Three day weekends usually mean more travelers in most outdoor destinations and Mount Shasta is not an exception to this rule. Memorial Weekend is also notable as the traditional kickoff to the summer season, so spirits are high and folks are eager to get outside and enjoy the warm weather. This naturally results in more hikers on the trails. While this may not pose a challenge to some people, for others, it can reduce the pleasure of being in the mountains. Fortunately, for hikers in search of solitude, there are plenty of great options around Mount Shasta that offer up both awesome scenery and the chance to enjoy it in isolation from others. While the choices are diverse, there are three trails that, given the current conditions on Mount Shasta and the Trinity Divide, stand out as great opportunities to enjoy some less traveled paths this weekend.
While the Castle Crags are a popular place for hiking, most of the activity is focused on scenic destinations like Castle Dome and Burstarse Falls. This leaves much of the Pacific Crest Trail, which traverses the lower flanks of the Crags, little used by hikers. Of course, a number of backpackers pass through when the gaggle of thru-hikers hit the area but the rest of the year most of the Crags’ section of the PCT seems pretty remote. Utilizing the Dog Trail as access and the PCT trailhead at Soda Creek on I-5, this makes a great shuttle hike with lots of great scenery. There are vistas of the Castle Creek drainage, the jagged Grey Rocks and the soaring towers of the Castle Crags. However, one of the real treats of this section of trail is the number of beautiful creek encounters. These should be especially enjoyable now, after the recent rains.
Whatever the conditions in the high country, it is often possible to hike the Sisson-Callahan Trail from the trailhead on the North Fork of the Sacramento River, upstream from Lake Siskiyou. The upper section may pass through the excellent Deadfall Basin, the lower reaches of the SCT follow along the North Fork, passing through some interesting geology and deep, remote forests. Indeed, it is the remoteness of this trail that is one of its primary charms. The SCT seems to get mentioned and hikers are familiar with its higher elevation sections in Deadfall, but the lower areas often seem shrouded in mystery, especially the middle section of the hike, at the head of the North Fork’s canyon. Whether the recent rain has made the upper section inconvenient for hikers, the lower parts still make a great trip. It is possible to set out from the North Fork trailhead and follow the river, nicely swollen with spring melt and recent rains, as far as one desires. It is about 5.5 miles and 3,000 feet of pretty moderate elevation gain to reach the meadows that are the headwaters of the North Fork. It is a place of sublime, secluded splendor.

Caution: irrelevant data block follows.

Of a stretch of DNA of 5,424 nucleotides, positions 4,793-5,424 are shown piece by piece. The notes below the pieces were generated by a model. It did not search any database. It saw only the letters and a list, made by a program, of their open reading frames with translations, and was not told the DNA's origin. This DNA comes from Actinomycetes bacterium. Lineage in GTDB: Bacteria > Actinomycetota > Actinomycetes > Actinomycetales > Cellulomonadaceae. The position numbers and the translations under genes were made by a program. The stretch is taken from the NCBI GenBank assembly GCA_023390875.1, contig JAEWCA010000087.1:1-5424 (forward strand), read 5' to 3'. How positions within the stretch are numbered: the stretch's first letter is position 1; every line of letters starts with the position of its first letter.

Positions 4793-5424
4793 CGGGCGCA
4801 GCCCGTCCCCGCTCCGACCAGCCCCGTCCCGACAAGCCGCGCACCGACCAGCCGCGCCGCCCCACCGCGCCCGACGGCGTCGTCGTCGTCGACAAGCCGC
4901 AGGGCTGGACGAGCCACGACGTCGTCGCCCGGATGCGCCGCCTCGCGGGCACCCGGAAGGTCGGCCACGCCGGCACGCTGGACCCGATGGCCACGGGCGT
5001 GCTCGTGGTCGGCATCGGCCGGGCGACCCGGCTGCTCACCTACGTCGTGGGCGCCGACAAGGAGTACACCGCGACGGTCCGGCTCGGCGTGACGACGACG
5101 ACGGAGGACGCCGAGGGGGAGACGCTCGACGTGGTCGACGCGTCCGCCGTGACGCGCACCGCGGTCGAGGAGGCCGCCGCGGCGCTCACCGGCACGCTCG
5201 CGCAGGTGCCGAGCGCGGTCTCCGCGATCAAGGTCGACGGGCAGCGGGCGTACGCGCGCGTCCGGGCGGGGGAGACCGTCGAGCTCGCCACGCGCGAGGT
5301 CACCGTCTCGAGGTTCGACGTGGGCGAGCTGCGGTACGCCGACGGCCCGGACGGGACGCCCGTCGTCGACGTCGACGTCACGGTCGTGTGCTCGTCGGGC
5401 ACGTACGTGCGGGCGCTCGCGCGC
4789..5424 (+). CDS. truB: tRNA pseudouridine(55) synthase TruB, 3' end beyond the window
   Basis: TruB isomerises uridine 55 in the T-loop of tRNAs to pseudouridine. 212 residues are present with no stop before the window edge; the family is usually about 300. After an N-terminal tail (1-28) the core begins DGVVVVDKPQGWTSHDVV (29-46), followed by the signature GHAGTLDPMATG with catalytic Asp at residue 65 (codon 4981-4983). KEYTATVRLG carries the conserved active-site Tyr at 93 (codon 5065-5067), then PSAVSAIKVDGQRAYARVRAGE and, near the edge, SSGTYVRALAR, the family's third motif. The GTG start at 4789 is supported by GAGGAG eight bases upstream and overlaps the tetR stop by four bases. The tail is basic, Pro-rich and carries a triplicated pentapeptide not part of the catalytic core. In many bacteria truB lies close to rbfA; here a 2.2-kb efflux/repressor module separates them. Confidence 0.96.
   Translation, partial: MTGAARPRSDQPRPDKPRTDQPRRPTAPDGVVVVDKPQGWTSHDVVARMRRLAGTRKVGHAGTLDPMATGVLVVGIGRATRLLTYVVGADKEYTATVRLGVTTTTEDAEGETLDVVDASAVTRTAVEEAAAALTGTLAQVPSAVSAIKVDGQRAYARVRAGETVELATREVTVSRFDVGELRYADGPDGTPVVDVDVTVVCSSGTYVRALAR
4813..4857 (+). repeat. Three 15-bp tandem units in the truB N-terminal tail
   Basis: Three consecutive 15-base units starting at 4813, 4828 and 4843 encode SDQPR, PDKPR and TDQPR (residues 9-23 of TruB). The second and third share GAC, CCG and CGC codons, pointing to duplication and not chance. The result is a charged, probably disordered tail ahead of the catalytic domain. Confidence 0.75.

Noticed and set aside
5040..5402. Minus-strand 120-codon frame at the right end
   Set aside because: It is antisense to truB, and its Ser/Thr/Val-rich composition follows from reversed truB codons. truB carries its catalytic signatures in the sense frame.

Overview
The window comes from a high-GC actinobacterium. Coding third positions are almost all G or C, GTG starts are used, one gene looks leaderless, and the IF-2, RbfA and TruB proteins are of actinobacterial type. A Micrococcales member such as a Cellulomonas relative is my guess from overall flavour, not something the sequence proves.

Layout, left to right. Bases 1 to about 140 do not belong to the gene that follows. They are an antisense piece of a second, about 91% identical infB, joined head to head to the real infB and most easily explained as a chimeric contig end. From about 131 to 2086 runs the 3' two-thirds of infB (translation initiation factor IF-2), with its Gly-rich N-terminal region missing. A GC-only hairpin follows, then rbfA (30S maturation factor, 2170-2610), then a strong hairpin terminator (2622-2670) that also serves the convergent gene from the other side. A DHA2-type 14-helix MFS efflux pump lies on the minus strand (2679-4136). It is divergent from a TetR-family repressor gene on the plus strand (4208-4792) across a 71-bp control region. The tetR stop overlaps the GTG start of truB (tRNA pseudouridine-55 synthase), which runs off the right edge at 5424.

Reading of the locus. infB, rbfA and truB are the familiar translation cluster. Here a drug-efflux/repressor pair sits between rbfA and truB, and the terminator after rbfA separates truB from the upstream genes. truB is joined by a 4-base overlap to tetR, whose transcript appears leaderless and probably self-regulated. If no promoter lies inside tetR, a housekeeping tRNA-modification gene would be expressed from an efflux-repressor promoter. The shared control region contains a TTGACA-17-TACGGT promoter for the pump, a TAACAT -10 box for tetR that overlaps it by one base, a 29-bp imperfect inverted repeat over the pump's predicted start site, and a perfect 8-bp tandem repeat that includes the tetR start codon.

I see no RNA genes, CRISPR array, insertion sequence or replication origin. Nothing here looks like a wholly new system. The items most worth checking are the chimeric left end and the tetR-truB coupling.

It may seem a little odd to recommend a trail in the Castle Lake area when discussing hikes with solitude. Yet, for whatever reason, the bulk of the Castle Lake Trail remains a lightly used path despite beginning at one of the most popular destinations in the Mount Shasta area. Many hikers climb up to Heart Lake (one of the best shorter hikes found pretty much anywhere!) but far fewer take the trail that peels off to the east and descends down to Little Castle Lake. This pretty lake has a modest headwall and a lovely complex of meadows. Climbing up onto the rocky headwall yields a fantastic and very underappreciated view of Mount Shasta. Little Castle Lake does see some visitors but significantly fewer than Heart Lake. However, even fewer people venture past the small lake and climb onto the ridge that connects to Mount Bradley. The hike along the ridgetop is nothing short of staggering. Magnificent views of the Eddy Range, the awesome spires of the Castle Crags and looming grandeur of Mount Shasta are constant and nearly overwhelming.